*Grammy-winning singer Jill Scott has signed on to star in a “Mahalia!” Biopic playing the queen of gospel Mahalia Jackson.
The project will be executive produced by Jamie Foxx and Queen Latifah, and is based on the novel “Mahalia Jackson” by Darlene Donloe.
As part of the deal, the production team secured the rights to Jackson’s entire catalog, per THR.
In a release announcing the biopic, Queen Latifah says, “This is such an incredibly important story to tell and we’re thrilled to work with Jamie on the project. Shakim and I are also looking forward to reteaming with our Clark Sisters producing partner, Holly Carter, to share Mahalia’s inspiring journey to becoming the Queen of Gospel music.”
Adds Carter: “I am beyond grateful to be able to partner with Latifah and Shakim again and equally excited that Jamie has joined the team. Much like The Clark Sisters, Mahalia! is another epic story of faith that is driven by powerful and uplifting music. I believe Ms. Scott was a God send and will be absolute perfection in the lead role.”
Scott’s film credits include Tyler Perry’s “Why Did I Get Married,” Tate Taylor’s “Get On Up,” BET’s “The First Wives Club” and HBO’s “The No. 1 Ladies’ Detective Agency.”
News of Scott’s project comes days after Lifetime announced its Mahalia Jackson story with Robin Roberts as EP. That project will star Danielle Brooks as Jackson, with Kenny Leon tapped to direct.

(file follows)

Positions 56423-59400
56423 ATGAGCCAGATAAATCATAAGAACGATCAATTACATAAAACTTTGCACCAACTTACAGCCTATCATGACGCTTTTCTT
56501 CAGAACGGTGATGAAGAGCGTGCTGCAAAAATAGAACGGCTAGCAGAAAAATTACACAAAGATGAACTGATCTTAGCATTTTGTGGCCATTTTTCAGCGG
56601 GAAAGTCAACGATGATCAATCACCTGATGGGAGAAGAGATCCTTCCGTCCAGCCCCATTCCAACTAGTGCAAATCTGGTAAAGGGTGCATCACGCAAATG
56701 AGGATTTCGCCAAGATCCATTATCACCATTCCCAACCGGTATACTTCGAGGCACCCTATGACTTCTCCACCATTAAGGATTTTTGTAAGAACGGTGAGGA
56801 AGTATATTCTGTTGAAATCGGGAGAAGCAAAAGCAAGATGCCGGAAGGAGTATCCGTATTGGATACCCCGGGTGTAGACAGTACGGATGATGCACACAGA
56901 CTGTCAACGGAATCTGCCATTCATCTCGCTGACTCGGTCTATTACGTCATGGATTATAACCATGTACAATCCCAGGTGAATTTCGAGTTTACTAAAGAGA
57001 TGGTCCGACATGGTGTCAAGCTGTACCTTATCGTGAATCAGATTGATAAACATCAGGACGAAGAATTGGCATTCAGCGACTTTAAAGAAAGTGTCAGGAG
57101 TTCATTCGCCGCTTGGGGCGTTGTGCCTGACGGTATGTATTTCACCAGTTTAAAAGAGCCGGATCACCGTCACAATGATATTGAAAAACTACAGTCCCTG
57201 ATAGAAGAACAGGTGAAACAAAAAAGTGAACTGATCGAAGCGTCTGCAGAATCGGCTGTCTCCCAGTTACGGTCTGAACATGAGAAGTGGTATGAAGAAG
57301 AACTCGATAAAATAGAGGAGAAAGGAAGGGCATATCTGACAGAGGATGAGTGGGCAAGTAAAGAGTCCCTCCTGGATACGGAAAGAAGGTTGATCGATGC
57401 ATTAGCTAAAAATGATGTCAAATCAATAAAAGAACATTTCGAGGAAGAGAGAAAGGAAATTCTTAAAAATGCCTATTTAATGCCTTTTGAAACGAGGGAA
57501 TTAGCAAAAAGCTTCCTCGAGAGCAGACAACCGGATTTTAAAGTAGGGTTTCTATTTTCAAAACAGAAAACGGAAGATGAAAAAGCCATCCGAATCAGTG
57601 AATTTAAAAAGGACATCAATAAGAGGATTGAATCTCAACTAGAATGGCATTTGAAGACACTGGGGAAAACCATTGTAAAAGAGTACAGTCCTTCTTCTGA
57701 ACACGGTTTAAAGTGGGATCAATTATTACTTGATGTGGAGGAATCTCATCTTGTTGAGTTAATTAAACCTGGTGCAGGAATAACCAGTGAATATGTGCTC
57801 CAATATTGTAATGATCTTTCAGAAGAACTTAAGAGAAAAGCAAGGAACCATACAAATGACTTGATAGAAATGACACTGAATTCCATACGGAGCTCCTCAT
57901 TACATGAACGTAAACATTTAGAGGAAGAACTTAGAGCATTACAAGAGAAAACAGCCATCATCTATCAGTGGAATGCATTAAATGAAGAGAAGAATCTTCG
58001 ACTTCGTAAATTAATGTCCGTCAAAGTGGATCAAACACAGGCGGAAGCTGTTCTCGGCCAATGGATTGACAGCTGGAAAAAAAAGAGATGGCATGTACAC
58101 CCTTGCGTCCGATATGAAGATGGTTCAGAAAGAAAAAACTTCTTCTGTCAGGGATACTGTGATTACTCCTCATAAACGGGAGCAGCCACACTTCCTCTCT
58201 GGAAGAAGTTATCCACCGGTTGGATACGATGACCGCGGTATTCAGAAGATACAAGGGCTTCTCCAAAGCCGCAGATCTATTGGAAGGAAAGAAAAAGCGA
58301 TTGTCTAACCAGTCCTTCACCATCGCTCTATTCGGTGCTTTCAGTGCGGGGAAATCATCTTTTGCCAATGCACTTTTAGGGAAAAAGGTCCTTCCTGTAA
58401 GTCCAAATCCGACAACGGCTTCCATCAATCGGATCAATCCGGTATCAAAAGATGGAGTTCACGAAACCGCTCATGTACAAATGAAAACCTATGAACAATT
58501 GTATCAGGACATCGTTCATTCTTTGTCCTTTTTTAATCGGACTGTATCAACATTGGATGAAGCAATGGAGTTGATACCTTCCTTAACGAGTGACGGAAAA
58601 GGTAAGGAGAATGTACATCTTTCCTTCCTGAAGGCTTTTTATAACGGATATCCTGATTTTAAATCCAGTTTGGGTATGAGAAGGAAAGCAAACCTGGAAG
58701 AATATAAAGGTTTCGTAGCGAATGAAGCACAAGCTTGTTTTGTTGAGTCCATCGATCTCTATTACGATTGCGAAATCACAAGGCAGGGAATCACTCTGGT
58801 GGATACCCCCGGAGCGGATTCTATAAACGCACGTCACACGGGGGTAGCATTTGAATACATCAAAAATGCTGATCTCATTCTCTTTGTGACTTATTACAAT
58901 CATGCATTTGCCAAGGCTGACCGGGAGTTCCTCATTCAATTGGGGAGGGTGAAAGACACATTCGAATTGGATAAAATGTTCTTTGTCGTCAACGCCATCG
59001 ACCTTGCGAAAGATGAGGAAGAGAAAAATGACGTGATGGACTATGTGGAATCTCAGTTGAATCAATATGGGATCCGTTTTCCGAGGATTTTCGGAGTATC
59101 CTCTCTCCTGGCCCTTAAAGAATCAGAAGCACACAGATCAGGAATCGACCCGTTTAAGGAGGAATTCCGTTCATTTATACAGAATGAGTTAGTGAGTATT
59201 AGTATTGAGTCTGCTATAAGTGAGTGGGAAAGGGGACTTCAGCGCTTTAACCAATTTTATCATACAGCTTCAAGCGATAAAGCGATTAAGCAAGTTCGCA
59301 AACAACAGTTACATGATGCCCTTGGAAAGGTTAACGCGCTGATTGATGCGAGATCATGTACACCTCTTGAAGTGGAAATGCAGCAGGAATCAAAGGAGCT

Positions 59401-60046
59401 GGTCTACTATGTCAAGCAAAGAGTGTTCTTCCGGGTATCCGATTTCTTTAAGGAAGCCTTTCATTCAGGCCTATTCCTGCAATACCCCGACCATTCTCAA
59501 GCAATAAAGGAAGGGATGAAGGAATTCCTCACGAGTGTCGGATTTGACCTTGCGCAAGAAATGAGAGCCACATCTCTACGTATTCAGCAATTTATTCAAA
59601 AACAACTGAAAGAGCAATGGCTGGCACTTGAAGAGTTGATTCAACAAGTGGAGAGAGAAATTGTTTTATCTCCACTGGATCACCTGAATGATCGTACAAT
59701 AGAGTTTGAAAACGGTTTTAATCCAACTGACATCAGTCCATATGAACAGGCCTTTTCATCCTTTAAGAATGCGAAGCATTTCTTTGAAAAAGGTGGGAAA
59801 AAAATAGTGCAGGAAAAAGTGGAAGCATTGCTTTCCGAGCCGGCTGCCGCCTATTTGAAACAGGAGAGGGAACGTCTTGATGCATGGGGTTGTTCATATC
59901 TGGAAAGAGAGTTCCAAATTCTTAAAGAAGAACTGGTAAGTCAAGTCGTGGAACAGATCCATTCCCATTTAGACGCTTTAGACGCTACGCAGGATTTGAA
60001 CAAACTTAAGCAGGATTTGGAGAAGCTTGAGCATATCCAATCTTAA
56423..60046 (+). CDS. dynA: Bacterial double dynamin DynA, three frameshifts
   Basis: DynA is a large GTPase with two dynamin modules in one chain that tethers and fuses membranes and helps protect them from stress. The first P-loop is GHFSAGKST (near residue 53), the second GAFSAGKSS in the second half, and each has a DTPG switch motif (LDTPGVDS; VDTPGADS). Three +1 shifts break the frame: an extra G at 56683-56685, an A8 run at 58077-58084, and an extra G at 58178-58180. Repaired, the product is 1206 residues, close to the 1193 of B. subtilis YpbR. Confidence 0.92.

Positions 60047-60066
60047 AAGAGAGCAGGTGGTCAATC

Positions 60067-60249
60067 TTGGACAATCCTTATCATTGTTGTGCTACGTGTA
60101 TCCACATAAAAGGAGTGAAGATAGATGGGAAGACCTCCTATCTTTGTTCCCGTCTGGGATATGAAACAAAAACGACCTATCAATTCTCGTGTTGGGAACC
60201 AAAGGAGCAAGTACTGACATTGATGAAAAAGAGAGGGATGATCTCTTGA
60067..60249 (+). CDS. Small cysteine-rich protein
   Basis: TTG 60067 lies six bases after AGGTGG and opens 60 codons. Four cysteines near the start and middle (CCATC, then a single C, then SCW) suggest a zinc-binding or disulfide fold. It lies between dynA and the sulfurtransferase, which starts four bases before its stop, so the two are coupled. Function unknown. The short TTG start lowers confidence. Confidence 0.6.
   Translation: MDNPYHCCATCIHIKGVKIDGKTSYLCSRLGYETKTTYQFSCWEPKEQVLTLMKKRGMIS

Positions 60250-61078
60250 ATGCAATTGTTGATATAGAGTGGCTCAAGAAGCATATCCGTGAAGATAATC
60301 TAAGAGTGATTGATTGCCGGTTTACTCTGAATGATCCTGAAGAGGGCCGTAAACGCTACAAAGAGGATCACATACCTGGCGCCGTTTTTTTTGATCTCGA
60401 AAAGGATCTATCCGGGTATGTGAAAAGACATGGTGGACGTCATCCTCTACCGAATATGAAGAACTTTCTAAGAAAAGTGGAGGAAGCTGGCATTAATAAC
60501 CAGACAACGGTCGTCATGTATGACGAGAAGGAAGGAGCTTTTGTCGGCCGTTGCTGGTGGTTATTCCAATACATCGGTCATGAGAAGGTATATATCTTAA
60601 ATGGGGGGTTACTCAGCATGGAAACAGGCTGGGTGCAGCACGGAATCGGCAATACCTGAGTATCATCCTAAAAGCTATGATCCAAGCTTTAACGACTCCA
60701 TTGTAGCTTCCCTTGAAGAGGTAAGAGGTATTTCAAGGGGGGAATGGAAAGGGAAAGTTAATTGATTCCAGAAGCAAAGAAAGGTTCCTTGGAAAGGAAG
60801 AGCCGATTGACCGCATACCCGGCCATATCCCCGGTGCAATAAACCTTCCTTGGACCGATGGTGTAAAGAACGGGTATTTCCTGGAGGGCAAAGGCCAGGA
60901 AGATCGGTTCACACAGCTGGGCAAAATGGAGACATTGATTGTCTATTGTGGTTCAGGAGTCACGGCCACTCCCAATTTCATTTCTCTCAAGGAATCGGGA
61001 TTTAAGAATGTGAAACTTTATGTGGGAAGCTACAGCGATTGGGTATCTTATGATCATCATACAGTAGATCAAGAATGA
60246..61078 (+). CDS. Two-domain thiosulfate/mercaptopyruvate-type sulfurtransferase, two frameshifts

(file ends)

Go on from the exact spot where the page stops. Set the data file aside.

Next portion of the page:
Brooks shared the casting news on Twitter, along with the caption “Been manifesting this one for five years and the time has finally come.”
The Mahalia Jackson Story aims to explore Jackson’s journey from a young singer in New Orleans, Louisiana, to becoming a revered gospel figure in the U.S. and her music becoming integral during the civil rights movement. A civil rights activist, Jackson performed at several rallies, including the 1963’s March on Washington alongside Dr. Martin Luther King Jr. in “hopes that her music would encourage and inspire racial equality,” according to Lifetime’s synopsis of the film.
The film is the first project from Robin Roberts’ four-film deal with Lifetime.